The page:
One Quality Standard

One Quality Standard

Our mission is to provide 7 billion people with access to high-quality medicine. But access is about more than stocking chemist's shelves.

It’s all about driving and championing policy. Policies that improve access. Policies designed to change restrictive laws that limit access. And polices that promote one global standard of quality for all medicines.

Why so passionate about policy?
Because we believe in breaking down the barriers between safe, effective and affordable medicines and the people all over the world who need them.

Policies We Support

Promoting One Quality Standard
U.S. legislation, including the Food and Drug Administration Safety and Innovation Act and the Generic Drug User Fee Amendments, expand the global reach of the Food and Drug Administration and ensure regular inspection of, and high quality standards for, all manufacturing facilities that supply the U.S. pharmaceutical market.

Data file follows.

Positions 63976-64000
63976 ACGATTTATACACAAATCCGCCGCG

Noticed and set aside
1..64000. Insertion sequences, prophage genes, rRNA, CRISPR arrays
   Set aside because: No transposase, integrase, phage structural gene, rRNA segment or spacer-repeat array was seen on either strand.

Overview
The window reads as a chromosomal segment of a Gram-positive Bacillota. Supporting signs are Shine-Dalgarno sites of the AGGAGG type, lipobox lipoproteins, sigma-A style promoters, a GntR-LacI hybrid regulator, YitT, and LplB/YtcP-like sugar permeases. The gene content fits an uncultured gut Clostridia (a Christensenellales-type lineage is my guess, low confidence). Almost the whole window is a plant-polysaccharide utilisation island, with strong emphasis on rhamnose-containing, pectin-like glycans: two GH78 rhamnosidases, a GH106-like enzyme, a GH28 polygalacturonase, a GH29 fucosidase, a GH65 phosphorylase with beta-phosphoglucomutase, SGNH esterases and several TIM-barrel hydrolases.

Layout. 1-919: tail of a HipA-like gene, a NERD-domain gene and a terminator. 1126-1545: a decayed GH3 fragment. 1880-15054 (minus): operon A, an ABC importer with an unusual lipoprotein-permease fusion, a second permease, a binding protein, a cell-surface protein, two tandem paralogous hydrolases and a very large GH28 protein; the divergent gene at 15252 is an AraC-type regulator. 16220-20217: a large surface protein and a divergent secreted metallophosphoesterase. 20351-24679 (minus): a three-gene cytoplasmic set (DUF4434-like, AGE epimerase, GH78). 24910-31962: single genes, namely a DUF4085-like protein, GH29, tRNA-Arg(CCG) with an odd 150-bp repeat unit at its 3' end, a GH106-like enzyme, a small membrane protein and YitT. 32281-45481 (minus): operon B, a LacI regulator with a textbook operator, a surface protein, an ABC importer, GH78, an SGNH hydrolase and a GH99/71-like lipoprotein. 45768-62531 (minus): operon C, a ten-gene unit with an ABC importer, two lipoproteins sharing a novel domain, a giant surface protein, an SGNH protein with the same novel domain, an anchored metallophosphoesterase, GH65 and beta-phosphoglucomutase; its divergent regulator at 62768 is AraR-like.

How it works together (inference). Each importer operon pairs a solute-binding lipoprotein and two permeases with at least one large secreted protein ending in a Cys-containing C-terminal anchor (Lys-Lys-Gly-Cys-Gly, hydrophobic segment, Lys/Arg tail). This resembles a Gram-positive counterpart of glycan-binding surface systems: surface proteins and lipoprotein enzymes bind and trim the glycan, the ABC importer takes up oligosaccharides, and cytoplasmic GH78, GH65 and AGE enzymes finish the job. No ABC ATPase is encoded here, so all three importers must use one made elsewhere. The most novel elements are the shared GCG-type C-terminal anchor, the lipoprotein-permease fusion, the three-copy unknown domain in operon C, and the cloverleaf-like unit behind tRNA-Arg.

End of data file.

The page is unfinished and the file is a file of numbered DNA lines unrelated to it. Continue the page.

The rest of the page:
Increasing Generic Utilisation
In the U.S. generic utilisation saved more than $1.2 trillion from 2003 to 2012. In countries where utilisation is low, we’re educating governments about the role of generics in providing affordable healthcare and access to medicine.
Driving Biogeneric Access
Biogenerics are generic equivalents of biologics—expensive medicines for diseases like multiple sclerosis, rheumatoid arthritis, diabetes and cancer. We promote effective biogeneric approval pathways that drive interchangeability, maximise patient access to more affordable, high-quality biologics and reduce healthcare spending.
Raising Anaphylaxis Awareness
Food allergy is the most common cause of anaphylaxis, a life-threatening allergic reaction that demands immediate treatment with adrenaline. Food allergies affect approximately one in 13 U.S. children. We advocate for policy that expands access to adrenaline auto-injectors to entities such as schools.
Stemming HIV/AIDS
Approximately 35 million people in the developing world are infected with HIV, the virus that causes AIDS. Twenty-eight million need treatment. Less than a quarter of them receive it. We advocate for funding to focus on proven methods of treatment and prevention.